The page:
Throughout the celebrated play “Romeo and Juliet,” William Shakespeare uses symbolism to explore enduring themes such as love, fate and revenge. The play, which tells the tragic story of star-crossed lovers from feuding families, uses a variety of symbols to deepen and reinforce the audience’s understanding of the play. Whether referencing the setting or the tragic end of the title characters themselves, these symbols contribute to the feelings of misfortune and despair present in the play. Light and Darkness
I am not here. This is not Romeo. He’s some other where” (1.1.205-206). Romeo’s recent behavior is so concerning that one of his closest friends has to ensure that he is doing okay. When
Both selections are about individuals that are in love and reveal the power it has on character, life and actions. “The Great Gatsby” uses a unique diction within the text that contributes to the theme of love and carelessness. The characters Daisy and Tom portrayed
In Duffy’s free verse, dramatic monologue poem ‘Havisham’ cacophony and juxtaposition are employed in the opening phrase ‘beloved sweetheart bastard’. The juxtaposition between the descriptive adjective ‘beloved’ and the noun ‘sweetheart’ and the profane noun ‘bastard’ show the change in the narrator’s attitude towards the relationship. It also conveys the unstable mental state of Havisham and exposes her uncertainty and ambivalence. The cacophony also shows the narrators anger directed towards this unnamed ‘bastard’; this anger has replaced what we can infer to be affection from metonymical phrases such as ‘a white veil’ and ‘honeymoon’ Cacophony is also used in the last stanza coupled with half rhyme. Duffy uses a series of words - ‘awake, hate, face, cake, and break’ – to convey the mood of the poem.
In Heather James’ Fire, the first novel of the Elements of Power trilogy, she explains the consequences of isolating and secluding oneself: “Seclusion wasn't good for anyone; it made you forget how to protect yourself.” Seclusion can range from being alienated by other people, to staying in solitude, to isolating oneself on purpose. While people often go into seclusion with a motive or a reason, they can end up with negative traits because of it. This theme of isolation is discussed and implied in Nathaniel Hawthorne’s works of literature, especially The Scarlet Letter and “The Minister’s Black Veil.” In these works, Hawthorne elaborates on how different methods of isolation have their negative tolls on the different characters that experience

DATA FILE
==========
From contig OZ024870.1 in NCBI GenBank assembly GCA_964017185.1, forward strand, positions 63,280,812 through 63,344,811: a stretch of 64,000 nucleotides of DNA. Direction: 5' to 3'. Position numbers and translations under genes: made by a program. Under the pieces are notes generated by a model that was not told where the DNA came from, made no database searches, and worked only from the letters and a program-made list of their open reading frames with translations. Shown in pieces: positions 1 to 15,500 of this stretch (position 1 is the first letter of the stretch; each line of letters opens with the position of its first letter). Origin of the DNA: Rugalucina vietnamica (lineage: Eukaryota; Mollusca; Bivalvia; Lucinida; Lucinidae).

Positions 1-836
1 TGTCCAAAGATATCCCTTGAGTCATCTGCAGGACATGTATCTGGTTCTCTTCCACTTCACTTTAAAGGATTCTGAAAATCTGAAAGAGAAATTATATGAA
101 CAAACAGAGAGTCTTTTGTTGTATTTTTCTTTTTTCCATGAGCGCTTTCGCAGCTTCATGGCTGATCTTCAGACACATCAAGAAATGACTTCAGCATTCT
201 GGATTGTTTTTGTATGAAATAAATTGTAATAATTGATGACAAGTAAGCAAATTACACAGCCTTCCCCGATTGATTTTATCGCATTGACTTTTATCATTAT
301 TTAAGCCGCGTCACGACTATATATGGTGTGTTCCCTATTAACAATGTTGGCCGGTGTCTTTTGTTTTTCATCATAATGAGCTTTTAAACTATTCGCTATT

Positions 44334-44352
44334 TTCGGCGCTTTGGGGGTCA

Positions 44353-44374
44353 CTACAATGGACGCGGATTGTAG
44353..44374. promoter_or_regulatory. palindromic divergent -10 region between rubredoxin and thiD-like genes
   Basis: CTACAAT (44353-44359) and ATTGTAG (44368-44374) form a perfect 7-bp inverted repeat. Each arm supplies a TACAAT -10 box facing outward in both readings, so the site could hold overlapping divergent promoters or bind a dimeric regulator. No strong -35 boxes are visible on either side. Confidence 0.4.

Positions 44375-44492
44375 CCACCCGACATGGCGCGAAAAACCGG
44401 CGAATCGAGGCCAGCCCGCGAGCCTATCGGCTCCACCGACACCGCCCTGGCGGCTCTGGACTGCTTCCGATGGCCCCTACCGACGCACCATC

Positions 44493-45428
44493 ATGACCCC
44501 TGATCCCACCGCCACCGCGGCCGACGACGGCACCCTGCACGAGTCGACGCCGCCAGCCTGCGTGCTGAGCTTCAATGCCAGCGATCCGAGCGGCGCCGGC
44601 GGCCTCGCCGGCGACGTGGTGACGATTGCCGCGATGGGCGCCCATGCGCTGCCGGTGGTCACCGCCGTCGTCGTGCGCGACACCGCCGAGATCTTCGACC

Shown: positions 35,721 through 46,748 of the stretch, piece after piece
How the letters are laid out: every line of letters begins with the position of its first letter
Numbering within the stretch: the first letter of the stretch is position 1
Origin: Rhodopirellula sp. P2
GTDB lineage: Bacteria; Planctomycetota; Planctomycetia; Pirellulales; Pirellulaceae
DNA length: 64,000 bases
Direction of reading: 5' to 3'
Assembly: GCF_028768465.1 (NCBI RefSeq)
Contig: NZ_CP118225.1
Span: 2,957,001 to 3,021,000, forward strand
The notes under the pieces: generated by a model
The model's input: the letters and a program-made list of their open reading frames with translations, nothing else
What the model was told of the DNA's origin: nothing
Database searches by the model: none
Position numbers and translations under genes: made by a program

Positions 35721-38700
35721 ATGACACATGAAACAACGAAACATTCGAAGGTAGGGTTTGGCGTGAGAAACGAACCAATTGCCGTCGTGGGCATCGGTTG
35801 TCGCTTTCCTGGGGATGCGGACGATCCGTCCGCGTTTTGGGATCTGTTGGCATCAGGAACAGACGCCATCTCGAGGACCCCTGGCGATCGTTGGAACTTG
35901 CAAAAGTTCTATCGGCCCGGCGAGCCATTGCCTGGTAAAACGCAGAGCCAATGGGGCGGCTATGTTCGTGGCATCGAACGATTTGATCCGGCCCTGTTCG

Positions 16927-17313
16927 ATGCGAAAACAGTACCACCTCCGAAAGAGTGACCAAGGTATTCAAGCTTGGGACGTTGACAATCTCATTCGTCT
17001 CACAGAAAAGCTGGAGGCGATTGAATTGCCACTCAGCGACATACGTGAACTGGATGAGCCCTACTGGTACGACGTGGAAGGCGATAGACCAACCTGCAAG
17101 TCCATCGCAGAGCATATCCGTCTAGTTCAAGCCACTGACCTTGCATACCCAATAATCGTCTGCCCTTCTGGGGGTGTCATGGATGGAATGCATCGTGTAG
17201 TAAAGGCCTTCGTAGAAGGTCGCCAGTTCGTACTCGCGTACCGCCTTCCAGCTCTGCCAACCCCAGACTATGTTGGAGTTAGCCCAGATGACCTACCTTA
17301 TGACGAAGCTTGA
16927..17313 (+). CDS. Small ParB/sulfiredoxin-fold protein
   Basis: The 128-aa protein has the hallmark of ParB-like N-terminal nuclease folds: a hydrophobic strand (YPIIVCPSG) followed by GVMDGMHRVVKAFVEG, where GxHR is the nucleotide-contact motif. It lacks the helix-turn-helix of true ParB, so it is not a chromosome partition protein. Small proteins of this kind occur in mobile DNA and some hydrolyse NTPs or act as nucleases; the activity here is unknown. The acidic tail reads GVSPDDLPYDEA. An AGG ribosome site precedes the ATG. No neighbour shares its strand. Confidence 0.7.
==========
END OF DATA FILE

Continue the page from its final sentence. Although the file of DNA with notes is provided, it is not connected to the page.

An exploration of the intertextual connections between John Donne’s 17th Century metaphysical poetry and Margaret Edson’s metatextual drama, W;t (1995) accentuates their distinctive contexts. Influenced by the social, political and religious upheavals of the 17th Century, Donne’s poetry is a passionate celebration of the transcendental nature of spirituality, through which personal redemption can be achieved in the confrontation with one’s mortality. In her application of Donne’s contextual ideals, Edson subverts the postmodernist dynamic by asserting the impossibility for academic elitism in attaining personal salvation, as represented by the play’s titular semicolon alluding to the witty style of metaphysical poetry and Donne’s contextual preoccupation with the afterlife. Transcending
English sonnet paragraph Attitude. An individual's perspective or opinion on a particular thing or on a person. In William Shakespeare's Sonnet 18 and Sonnet 130, attitude is portrayed by a sense of love like jovial and ambivalent, and through many different poetic techniques such as juxtaposition and metaphors. Sonnet 18 portrays love in a jovial attitude, expressing his lover as more beautiful than nature could ever be as stated in 'Thou art more lovely and more temperate'. This quote mentions that his lover is most definitely far prettier than nature itself.